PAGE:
Star Cruises Downgraded

Thursday, March 01, 2001
A poor operating performance and expensive valuation prompted analysts to downgrade Asia's largest cruise operator Star Cruises Group. The company reported it posted a loss last year following its acquisition of Norwegian cruise firm NCL Holdings. "We have downgraded it into a sell," said Teh Chi-Chang, analyst of SG Securities in Kuala Lumpur. Amelia Mehta of ING Barings also cut her rating from a hold to a sell, putting a price target of 36 cents while Teh cut his target from 78 cents to 46 cents. The group, part of Malaysian conglomerate Genting Bhd, recorded a net loss of $26 million after including interest expense of $84.2 million for NCL's acquisition. Star Cruises said its results were not comparable to 1999 as they included a 10-month contribution from NCL.

The group posted a net loss of $55 million in the fourth quarter partly because of NCL and partly due to the high cost of operations in the new markets of Kobe and Fukuoka and lower occupancy due to adverse weather conditions. Occupancy fell to 95 percent from 101 percent in 1999, with its average revenue per day in Asia falling 18 percent quarter-on-quarter. (Occupancy can be more than 100 percent because the commonly used formula considers rooms full when occupied by two passengers, but the actual number in a room may be larger.)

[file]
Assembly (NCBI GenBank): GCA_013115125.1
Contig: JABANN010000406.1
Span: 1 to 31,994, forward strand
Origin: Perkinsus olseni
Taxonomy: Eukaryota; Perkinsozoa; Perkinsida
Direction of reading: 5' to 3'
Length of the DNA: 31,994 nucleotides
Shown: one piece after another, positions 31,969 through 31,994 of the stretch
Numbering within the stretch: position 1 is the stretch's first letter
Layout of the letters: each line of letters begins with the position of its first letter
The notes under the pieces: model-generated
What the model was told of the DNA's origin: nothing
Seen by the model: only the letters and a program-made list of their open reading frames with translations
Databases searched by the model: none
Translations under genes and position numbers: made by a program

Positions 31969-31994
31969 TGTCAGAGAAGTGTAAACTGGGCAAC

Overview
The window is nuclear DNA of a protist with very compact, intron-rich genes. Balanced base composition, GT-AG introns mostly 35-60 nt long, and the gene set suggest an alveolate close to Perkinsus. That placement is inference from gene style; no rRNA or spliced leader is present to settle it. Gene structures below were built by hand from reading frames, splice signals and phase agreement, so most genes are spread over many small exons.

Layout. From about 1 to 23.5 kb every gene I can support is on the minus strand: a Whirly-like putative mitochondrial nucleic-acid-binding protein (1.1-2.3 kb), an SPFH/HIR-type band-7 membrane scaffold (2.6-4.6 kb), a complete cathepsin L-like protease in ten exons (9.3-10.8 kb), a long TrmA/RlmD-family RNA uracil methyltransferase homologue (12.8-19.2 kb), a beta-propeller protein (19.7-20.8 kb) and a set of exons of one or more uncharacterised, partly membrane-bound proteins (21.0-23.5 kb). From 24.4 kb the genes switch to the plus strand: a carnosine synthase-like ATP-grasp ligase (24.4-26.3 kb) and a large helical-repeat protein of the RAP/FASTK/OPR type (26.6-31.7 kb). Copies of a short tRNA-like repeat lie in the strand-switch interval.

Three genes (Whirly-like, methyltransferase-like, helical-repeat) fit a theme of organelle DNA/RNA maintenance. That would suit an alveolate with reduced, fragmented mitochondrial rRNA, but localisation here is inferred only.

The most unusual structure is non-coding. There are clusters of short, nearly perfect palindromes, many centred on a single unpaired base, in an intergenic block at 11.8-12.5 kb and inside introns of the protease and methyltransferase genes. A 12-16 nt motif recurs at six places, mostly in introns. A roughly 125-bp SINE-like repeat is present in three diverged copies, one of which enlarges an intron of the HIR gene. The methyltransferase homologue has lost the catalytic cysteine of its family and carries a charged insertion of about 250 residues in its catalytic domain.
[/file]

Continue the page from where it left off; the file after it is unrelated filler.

Analysts Mehta and Teh, disappointed with Star's fourth quarter performance, both said its shares were traded at unjustified premiums to peers like Carnival Corp. and Royal Caribbean Cruises Ltd., the world's No. 1 and No. 2 cruise group. In term of price-earnings ratio (P/E), Teh said Star shares valuation at 32 times estimated 2001 earnings, was about twice as high as that of the two industry leaders. Mehta said in a research note that Star deserved a premium because of its wider geographical mix, but the current 114 percent premium to CCL's estimated 2001 earnings was unjustified. "I expected some sort of loss, but I did not expect a huge one," Teh added. Going forward, Mehta said weak consumer sentiment in the region and competitive pressures in U.S. markets would continue to limit the scope for profit growth. - (Reuters)

Maritime Reporter July 2015 Digital Edition
FREE Maritime Reporter Subscription
Latest Maritime News    rss feeds

Cruise Ship Trends

Pearl Seas Cruises Adds Voyages to Cuba

Pearl Seas Cruises plans to launch a series of “cultural voyages” from the United States to Cuba beginning in the spring of 2016, the cruise line announced today.

First Cruise Ship Docks at Teignmouth Port

History was made at ABP’s Port of Teignmouth with the visit of its first ever cruise ship. The Hebridean Princess, a luxury cruise ship, arrived from Dartmouth carrying 50 passengers.

Furuno's Bridge Systems for Holland America Cruise Ships

The extensive global network of Furuno service centers, subsidiaries and distributors was one of the reasons that Holland America Line (HAL) chose Furuno when

 
 
Maritime Contracts Maritime Security Maritime Standards Naval Architecture Navigation Offshore Oil Port Authority Salvage Ship Repair Shipbuilding / Vessel Construction
rss | archive | history | articles | privacy | contributors | top maritime news | about us | copyright | maritime magazines
maritime security news | shipbuilding news | maritime industry | shipping news | maritime reporting | workboats news | ship design | maritime business

Time taken: 0.4004 sec (2 req/sec)